Full Text Available Fishing strategies are constantly changing to meet the needs for new or alternative food sources. Consequently, management of fishing activities regarding rates of exploitation is essential, as a number of resources have reached situations of overexploitation. The aim of the present study was to use DNA barcoding from the goliath grouper and other exploited epinephelids in order to provide procedures for DNA authentication to be used as evidence for combating putative illegal fishing. The species studied were Epinephelus adscensionis, Mycteroperca bonaci, Mycteroperca interstitialis, Epinephelus itajara, Mycteroperca venenosa, Epinephelus mystacinus, Dermatolepis inermis, Alphestes afer, Cephalopholis fulva, Mycteroperca acutirostris, Rypticus saponaceus, Mycteroperca marginata and Epinephelus morio. Four of these species are the main epinephelids fished in the Atlantic Ocean. Differential patterns of polymerase chain reaction–restriction fragment length polymorphism were obtained from the species and additional single nucleotide polymorphisms were also detected among the four main epinephelids studied. The procedures proved very efficient and we suggest their applicability to the other fish groups as a way to control illegal capture and retail around the world, especially in cases in which filleting and other forms of de-characterization cause a lack of morpho-anatomical key characters.

  9. Chase the direct impact of rainfall into groundwater in Mt. Fuji from multiple analyses including microbial DNA

    Science.gov (United States)

    Kato, Kenji; Sugiyama, Ayumi; Nagaosa, Kazuyo; Tsujimura, Maki

    2016-04-01

    A huge amount of groundwater is stored in subsurface environment of Mt. Fuji, the largest volcanic mountain in Japan. Based on the concept of piston flow transport of groundwater an apparent residence time was estimated to ca. 30 years by 36Cl/Cl ratio (Tosaki et al., 2011). However, this number represents an averaged value of the residence time of groundwater which had been mixed before it flushes out. We chased signatures of direct impact of rainfall into groundwater to elucidate the routes of groundwater, employing three different tracers; stable isotopic analysis (delta 18O), chemical analysis (concentration of silica) and microbial DNA analysis. Though chemical analysis of groundwater shows an averaged value of the examined water which was blended by various water with different sources and routes in subsurface environment, microbial DNA analysis may suggest the place where they originated, which may give information of the source and transport routes of the water examined. Throughout the in situ observation of four rainfall events showed that stable oxygen isotopic ratio of spring water and shallow groundwater obtained from 726m a.s.l. where the average recharge height of rainfall was between 1500 and 1800 m became higher than the values before a torrential rainfall, and the concentration of silica decreased after this event when rainfall exceeded 300 mm in precipitation of an event. In addition, the density of Prokaryotes in spring water apparently increased. Those changes did not appear when rainfall did not exceed 100 mm per event. Thus, findings shown above indicated a direct impact of rainfall into shallow groundwater, which appeared within a few weeks of torrential rainfall in the studied geological setting. In addition, increase in the density of Archaea observed at deep groundwater after the torrential rainfall suggested an enlargement of the strength of piston flow transport through the penetration of rainfall into deep groundwater. This finding was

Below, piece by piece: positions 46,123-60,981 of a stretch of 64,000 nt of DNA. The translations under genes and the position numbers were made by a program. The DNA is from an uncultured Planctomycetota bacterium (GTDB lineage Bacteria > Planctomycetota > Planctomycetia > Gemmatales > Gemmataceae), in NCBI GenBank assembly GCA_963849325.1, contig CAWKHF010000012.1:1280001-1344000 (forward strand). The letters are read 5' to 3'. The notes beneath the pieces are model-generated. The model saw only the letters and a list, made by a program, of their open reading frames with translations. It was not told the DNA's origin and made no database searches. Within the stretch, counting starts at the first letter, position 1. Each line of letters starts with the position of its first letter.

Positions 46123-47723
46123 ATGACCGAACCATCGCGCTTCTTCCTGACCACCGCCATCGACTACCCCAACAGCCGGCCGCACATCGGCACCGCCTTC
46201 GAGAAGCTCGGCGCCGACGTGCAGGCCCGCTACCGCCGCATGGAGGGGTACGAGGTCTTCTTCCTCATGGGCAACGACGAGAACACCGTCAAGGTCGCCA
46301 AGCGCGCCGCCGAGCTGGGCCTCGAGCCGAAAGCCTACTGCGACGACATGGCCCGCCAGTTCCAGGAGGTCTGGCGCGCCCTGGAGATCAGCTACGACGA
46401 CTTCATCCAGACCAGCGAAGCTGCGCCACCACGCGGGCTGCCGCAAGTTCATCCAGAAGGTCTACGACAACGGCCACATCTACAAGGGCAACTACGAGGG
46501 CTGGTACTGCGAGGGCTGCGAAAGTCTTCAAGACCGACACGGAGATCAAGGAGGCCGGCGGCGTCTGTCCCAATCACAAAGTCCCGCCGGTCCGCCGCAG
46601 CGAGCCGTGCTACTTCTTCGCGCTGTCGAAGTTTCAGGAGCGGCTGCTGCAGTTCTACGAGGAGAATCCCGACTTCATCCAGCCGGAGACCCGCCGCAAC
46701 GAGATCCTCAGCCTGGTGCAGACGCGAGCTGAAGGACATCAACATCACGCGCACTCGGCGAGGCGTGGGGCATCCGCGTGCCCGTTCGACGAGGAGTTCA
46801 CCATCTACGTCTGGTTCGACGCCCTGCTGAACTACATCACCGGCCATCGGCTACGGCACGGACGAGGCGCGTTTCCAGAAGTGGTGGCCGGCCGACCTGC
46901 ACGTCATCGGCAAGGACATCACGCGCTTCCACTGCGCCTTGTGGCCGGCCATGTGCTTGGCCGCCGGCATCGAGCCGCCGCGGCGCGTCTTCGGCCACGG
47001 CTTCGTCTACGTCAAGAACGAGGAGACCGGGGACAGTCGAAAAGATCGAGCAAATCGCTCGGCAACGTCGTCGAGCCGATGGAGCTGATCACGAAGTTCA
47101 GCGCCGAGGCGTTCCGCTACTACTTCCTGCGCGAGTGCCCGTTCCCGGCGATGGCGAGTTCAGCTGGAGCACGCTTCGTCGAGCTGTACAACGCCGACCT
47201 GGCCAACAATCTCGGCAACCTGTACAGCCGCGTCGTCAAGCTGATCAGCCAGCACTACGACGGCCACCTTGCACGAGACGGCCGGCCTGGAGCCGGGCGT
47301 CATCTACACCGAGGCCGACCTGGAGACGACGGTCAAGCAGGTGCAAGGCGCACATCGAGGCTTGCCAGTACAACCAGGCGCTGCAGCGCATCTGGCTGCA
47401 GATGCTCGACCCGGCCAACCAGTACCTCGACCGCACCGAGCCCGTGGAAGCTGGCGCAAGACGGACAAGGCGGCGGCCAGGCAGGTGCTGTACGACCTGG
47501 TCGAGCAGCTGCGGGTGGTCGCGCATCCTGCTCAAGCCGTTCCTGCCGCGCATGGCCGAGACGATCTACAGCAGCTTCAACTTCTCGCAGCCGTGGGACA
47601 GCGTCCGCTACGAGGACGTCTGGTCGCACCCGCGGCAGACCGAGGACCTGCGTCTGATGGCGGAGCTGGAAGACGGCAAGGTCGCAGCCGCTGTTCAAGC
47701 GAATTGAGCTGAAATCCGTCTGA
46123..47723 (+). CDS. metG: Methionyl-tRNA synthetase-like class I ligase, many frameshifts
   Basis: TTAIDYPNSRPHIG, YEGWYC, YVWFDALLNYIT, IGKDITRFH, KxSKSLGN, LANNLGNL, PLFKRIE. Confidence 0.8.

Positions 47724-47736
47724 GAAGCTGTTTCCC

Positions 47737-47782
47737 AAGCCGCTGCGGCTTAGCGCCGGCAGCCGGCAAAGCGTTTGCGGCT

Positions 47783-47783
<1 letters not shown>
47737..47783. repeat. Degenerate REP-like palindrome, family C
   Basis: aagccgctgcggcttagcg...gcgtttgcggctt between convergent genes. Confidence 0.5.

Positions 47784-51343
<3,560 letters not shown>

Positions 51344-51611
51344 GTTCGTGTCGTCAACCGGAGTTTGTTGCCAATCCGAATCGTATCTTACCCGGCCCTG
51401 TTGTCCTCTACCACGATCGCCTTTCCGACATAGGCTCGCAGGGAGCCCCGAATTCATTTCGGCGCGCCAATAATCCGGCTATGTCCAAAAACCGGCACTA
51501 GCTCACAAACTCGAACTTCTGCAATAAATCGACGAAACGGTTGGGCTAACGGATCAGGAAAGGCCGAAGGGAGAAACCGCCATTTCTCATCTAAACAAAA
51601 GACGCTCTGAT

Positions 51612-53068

10. Green fluorescent protein as indicator of nonviral transient transfection efficiency in endometrial and testicular biopsies.

    Science.gov (United States)

    Zizzi, Antonio; Minardi, Daniele; Ciavattini, Andrea; Giantomassi, Federica; Montironi, Rodolfo; Muzzonigro, Giovanni; Di Primio, Roberto; Lucarini, Guendalina

    2010-03-01

    In the last years, physical and chemical methods of plasmid delivery have revolutionized the efficiency of nonviral gene transfer, and the success of gene therapy is largely dependent upon the development of gene-delivery methods. The nonviral techniques that lead to a direct transfer of DNA into tissue fragments, like electroporation (EP) and lipofection delivery systems are still insufficiently investigated. Our aim was to test the efficiency of EP and lipofection protocols in endometrial and testicular tissue fragments, using a naked plasmid DNA encoding green fluorescent protein (GFP). Because the transfection efficiency depends upon several factors, we tried to optimize the transfection conditions by testing different lipofectamine 2000 and plasmid ratios, electrical parameters, and culture after transfection. Our results show that these two nonviral methods of gene delivery are feasible and efficient in gene transfection of endometrial and testicular tissue biopsies. We found that the most performing ratio of plasmid:lipofectamine was 10:50 for transient lipofection, whereas two pulses for 10 s at 960 microF of capacitance, 200 V of voltage were the most favorable electrical parameters for EP efficiency in the presence of 5 microL of phMGFP plasmid. After lipofection and EP, the highest GFP intensity was observed respectively after 48 and 72 h of tissue fragment culturing. In conclusion, nonviral methods are attractive for an improvement of the gene therapy and our protocol could provide useful indications for in vivo gene therapy applications.

  11. Transfection efficiency of chitosan and thiolated chitosan in retinal pigment epithelium cells: A comparative study

    Directory of Open Access Journals (Sweden)

    Ana V Oliveira

    2013-01-01